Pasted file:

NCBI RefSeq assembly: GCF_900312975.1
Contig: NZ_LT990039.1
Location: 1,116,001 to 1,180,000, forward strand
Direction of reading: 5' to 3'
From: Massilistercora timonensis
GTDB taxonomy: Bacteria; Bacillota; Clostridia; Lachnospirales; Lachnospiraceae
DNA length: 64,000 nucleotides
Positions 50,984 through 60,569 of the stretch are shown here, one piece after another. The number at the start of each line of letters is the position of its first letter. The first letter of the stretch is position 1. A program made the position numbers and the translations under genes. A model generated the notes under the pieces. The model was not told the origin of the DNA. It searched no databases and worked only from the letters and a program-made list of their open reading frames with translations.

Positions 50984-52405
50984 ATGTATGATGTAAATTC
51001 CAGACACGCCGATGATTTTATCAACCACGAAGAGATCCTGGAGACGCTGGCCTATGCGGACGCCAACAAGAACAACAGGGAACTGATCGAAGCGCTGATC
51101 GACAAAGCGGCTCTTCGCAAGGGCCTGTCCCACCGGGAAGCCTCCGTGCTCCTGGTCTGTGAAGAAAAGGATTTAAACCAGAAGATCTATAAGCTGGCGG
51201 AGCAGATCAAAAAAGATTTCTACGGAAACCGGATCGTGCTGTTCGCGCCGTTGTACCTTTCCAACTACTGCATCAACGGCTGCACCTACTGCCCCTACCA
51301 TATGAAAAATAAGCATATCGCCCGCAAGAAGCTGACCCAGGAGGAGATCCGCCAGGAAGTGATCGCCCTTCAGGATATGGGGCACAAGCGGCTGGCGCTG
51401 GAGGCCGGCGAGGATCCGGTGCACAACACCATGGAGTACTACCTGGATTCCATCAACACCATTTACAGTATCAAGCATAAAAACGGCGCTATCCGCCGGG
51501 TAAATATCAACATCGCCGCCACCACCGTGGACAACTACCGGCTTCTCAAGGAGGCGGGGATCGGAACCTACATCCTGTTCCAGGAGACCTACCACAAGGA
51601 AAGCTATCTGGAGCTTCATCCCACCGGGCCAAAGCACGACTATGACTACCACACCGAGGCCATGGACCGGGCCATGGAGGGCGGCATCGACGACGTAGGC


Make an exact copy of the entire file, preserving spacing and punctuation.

NCBI RefSeq assembly: GCF_900312975.1
Contig: NZ_LT990039.1
Location: 1,116,001 to 1,180,000, forward strand
Direction of reading: 5' to 3'
From: Massilistercora timonensis
GTDB taxonomy: Bacteria; Bacillota; Clostridia; Lachnospirales; Lachnospiraceae
DNA length: 64,000 nucleotides
Positions 50,984 through 60,569 of the stretch are shown here, one piece after another. The number at the start of each line of letters is the position of its first letter. The first letter of the stretch is position 1. A program made the position numbers and the translations under genes. A model generated the notes under the pieces. The model was not told the origin of the DNA. It searched no databases and worked only from the letters and a program-made list of their open reading frames with translations.

Positions 50984-52405
50984 ATGTATGATGTAAATTC
51001 CAGACACGCCGATGATTTTATCAACCACGAAGAGATCCTGGAGACGCTGGCCTATGCGGACGCCAACAAGAACAACAGGGAACTGATCGAAGCGCTGATC
51101 GACAAAGCGGCTCTTCGCAAGGGCCTGTCCCACCGGGAAGCCTCCGTGCTCCTGGTCTGTGAAGAAAAGGATTTAAACCAGAAGATCTATAAGCTGGCGG
51201 AGCAGATCAAAAAAGATTTCTACGGAAACCGGATCGTGCTGTTCGCGCCGTTGTACCTTTCCAACTACTGCATCAACGGCTGCACCTACTGCCCCTACCA
51301 TATGAAAAATAAGCATATCGCCCGCAAGAAGCTGACCCAGGAGGAGATCCGCCAGGAAGTGATCGCCCTTCAGGATATGGGGCACAAGCGGCTGGCGCTG
51401 GAGGCCGGCGAGGATCCGGTGCACAACACCATGGAGTACTACCTGGATTCCATCAACACCATTTACAGTATCAAGCATAAAAACGGCGCTATCCGCCGGG
51501 TAAATATCAACATCGCCGCCACCACCGTGGACAACTACCGGCTTCTCAAGGAGGCGGGGATCGGAACCTACATCCTGTTCCAGGAGACCTACCACAAGGA
51601 AAGCTATCTGGAGCTTCATCCCACCGGGCCAAAGCACGACTATGACTACCACACCGAGGCCATGGACCGGGCCATGGAGGGCGGCATCGACGACGTAGGC